Next thing I know, without much thought, the hitchhiker asks me if I have a spare. He jumps out and proceeds to grab the tire and everything else from the trunk, changes the tire himself and puts everything back after finishing. All this in record time and we are ready to continue with the drive.

After getting driving again I feel really grateful and so happy, I decide to pay him the kindness back by driving him the 20 km further he needs to go. On the way I learn he paints cars for a living, which is why he is so familiar with cars and so quick about the tire changing.

To this day I think back with warm feelings about that night because without having him in the car to help me, who knows how long it would have taken me in the dark, cold, and wet weather to figure out how to change the tire for the first time beside that road there.

Kind Strangers Kindness

That’s One Amazing Gas Station

| Lancaster, PA, USA | Kind Strangers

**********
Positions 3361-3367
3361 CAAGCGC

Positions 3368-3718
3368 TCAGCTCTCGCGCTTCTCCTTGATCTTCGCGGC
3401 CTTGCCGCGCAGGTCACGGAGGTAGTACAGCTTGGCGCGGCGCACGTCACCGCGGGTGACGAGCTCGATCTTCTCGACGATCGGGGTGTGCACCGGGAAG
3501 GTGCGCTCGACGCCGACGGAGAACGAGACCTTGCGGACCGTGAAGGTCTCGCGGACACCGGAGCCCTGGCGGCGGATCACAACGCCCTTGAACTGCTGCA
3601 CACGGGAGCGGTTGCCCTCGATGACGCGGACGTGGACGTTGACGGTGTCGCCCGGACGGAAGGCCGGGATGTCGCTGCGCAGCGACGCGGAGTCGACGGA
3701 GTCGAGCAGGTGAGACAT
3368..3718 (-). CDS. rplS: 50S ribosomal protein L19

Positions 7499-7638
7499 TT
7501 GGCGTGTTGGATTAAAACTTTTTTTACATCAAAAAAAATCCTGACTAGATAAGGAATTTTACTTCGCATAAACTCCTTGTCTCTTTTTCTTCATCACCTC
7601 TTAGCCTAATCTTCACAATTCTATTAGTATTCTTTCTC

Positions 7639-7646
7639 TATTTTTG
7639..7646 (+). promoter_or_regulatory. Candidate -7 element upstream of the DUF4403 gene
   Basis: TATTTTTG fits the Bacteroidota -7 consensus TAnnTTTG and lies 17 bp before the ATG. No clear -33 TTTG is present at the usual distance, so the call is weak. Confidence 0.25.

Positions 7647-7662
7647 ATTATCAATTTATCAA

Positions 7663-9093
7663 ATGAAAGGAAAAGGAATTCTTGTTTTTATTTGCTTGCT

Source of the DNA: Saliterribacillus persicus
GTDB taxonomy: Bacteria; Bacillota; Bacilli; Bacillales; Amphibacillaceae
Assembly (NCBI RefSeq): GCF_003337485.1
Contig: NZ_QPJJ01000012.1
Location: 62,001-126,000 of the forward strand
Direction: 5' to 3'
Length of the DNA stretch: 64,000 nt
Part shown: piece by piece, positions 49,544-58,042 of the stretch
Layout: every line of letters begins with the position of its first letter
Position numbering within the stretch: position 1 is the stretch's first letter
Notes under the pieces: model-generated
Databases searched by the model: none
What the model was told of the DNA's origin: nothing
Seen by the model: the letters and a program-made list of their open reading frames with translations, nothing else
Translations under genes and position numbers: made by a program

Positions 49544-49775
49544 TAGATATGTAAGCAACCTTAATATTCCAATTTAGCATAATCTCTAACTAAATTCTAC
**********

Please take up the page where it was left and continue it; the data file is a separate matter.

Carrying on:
(I have to stop for gas after a long, exhausting week, and I feel I’m about to lose it. I’ve got 60+ miles before I get home. I walk into the gas station to put money on my pump, as my gas tank is on empty. I get through the door, the cold air hits my face, and I lose it. I sob hysterically. I hold up a wall for a second or two when a young man with a trainee badge approaches me.)

Trainee: “Is there anything I can do to help?”

(My story pours out.)

Me: “I was robbed earlier; I am failing a class, and am in an abusive relationship and trying to get out.”

Trainee: “I get off in five minutes. Let me finish what I’m doing, then let’s sit and talk.”

(We sat together in the little cafe almost all evening. I cried and talked, he listened and comforted. I got home, and had strength to leave the relationship. I recovered most of my losses, and moved on with my life. I quit my demanding job, and went back to school full time. I’ve never been happier.)